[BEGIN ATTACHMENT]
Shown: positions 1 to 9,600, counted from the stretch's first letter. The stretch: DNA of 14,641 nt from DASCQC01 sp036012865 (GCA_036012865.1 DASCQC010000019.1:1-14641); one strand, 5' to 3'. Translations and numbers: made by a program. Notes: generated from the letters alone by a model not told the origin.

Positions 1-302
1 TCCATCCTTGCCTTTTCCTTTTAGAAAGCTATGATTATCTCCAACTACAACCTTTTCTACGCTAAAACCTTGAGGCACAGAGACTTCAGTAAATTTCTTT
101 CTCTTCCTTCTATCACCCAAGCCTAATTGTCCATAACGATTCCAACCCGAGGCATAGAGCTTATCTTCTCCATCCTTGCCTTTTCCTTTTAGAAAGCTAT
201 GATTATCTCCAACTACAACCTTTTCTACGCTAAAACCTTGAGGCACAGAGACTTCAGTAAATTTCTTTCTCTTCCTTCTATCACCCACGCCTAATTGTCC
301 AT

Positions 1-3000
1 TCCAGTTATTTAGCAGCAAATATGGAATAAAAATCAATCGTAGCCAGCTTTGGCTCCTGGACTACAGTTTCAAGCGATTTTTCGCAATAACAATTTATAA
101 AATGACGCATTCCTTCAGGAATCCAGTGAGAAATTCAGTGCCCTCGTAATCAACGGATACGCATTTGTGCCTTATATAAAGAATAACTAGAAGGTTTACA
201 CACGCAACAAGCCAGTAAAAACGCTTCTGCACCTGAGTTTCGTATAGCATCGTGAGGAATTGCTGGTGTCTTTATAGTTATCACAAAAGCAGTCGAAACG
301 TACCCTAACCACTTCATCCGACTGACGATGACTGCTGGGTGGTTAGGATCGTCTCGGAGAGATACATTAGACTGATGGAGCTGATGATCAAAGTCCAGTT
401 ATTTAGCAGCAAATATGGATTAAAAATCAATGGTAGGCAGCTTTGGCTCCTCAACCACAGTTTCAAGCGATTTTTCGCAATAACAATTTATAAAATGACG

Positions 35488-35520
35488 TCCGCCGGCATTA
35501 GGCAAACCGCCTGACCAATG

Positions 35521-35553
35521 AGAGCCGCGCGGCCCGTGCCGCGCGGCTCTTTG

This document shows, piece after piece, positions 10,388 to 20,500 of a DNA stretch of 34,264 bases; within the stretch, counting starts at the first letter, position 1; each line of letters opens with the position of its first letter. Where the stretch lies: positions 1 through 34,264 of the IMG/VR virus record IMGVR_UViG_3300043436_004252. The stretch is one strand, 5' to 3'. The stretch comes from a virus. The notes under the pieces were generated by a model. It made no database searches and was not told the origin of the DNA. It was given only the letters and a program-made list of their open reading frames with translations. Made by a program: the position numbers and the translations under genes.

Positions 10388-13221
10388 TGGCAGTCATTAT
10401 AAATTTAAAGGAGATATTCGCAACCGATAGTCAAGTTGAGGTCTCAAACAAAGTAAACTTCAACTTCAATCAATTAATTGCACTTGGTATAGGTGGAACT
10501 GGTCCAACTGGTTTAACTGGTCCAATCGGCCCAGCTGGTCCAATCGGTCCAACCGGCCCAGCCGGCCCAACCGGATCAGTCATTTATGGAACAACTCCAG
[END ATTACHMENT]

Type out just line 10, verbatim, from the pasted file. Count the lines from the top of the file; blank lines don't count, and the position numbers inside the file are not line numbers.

201 CACGCAACAAGCCAGTAAAAACGCTTCTGCACCTGAGTTTCGTATAGCATCGTGAGGAATTGCTGGTGTCTTTATAGTTATCACAAAAGCAGTCGAAACG